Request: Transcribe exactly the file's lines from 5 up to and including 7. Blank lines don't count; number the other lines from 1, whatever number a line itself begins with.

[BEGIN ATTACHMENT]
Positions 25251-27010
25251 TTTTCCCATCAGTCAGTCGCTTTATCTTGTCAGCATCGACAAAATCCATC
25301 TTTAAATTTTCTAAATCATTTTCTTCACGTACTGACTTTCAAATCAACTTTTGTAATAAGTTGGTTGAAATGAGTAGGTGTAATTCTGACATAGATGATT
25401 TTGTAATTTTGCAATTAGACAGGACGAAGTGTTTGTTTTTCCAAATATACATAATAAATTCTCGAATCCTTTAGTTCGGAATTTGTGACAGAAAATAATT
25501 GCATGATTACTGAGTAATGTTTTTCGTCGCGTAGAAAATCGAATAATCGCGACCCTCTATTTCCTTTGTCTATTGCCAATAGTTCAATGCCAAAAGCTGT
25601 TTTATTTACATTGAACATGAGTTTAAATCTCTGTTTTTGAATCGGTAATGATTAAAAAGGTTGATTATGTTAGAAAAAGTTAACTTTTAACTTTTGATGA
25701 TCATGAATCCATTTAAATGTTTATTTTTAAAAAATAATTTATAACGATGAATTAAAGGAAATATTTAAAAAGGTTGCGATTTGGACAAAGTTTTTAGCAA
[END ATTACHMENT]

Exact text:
25501 GCATGATTACTGAGTAATGTTTTTCGTCGCGTAGAAAATCGAATAATCGCGACCCTCTATTTCCTTTGTCTATTGCCAATAGTTCAATGCCAAAAGCTGT
25601 TTTATTTACATTGAACATGAGTTTAAATCTCTGTTTTTGAATCGGTAATGATTAAAAAGGTTGATTATGTTAGAAAAAGTTAACTTTTAACTTTTGATGA
25701 TCATGAATCCATTTAAATGTTTATTTTTAAAAAATAATTTATAACGATGAATTAAAGGAAATATTTAAAAAGGTTGCGATTTGGACAAAGTTTTTAGCAA